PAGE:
Glen Charles was a sawmill in what is now the Allegheny National Forest, from 1895 until 1900. It has now completely reverted to forest, but the remains of the lumbering era are still evident in the railroad beds, the high stone foundations, the earthen dam for the mill pond, and stone lined water wells.
Typical of many logging communities, Glen Charles had a post office, at least one boarding house, and probably a livery stable and several saloons. Building on previous fieldwork by the ANF archaeologists, Pitt-Bradford students discovered additional buildings and artifacts.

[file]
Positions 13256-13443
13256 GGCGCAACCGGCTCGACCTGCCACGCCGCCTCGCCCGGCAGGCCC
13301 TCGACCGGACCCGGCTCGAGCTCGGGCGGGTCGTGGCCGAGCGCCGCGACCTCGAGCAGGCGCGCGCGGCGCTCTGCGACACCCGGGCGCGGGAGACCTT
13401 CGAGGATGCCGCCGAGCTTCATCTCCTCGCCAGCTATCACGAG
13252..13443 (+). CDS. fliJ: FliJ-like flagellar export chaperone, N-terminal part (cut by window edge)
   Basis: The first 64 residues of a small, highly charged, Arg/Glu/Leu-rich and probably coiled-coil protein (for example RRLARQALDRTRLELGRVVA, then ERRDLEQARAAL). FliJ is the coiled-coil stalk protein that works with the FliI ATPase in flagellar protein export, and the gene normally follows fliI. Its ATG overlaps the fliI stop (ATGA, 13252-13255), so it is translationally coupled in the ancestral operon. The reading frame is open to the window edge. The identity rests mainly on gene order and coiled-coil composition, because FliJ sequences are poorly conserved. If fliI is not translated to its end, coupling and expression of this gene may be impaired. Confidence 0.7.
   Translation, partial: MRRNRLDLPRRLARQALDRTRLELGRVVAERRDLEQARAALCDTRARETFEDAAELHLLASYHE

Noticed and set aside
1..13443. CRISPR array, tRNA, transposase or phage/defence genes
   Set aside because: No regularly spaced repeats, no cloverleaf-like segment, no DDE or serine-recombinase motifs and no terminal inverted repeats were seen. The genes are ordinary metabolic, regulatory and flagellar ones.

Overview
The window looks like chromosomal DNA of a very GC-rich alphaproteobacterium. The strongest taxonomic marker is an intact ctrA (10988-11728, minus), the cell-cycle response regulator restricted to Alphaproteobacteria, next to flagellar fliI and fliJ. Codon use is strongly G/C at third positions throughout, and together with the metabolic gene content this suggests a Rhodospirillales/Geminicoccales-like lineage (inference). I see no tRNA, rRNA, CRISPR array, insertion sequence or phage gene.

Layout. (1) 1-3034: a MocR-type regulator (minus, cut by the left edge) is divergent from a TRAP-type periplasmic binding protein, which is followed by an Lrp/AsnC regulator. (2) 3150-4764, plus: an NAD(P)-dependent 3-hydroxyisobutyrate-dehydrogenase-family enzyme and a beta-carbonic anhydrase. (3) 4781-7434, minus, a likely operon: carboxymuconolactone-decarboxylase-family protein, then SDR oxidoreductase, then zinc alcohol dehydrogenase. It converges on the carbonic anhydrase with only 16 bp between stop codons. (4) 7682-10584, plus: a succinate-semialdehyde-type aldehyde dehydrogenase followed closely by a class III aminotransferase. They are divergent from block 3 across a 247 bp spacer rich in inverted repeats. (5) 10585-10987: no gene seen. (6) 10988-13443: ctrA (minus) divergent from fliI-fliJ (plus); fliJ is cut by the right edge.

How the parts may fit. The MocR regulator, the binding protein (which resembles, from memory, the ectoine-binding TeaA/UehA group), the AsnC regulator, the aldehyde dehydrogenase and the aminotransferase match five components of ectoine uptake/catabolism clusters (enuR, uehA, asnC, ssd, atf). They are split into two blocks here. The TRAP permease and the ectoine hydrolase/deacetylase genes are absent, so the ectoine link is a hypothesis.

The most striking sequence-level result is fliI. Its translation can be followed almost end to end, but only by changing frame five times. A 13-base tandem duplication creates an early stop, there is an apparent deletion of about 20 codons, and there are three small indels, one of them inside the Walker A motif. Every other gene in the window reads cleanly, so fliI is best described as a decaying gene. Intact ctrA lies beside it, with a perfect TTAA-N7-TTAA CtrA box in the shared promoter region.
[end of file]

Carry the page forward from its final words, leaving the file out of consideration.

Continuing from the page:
The Penn-Brad Oil Well Museum in Custer City, PA is helping us identify some of the artifacts, and more information about sawmills can be found at the Pennslvania Lumber Museum Web site.
Jessica Chaplain and other students mapping
stone foundations below the dam.
One of four double-bitted axes from Glen
Charles. An American invention, the
double-bitted axe was not common until after
the Civil War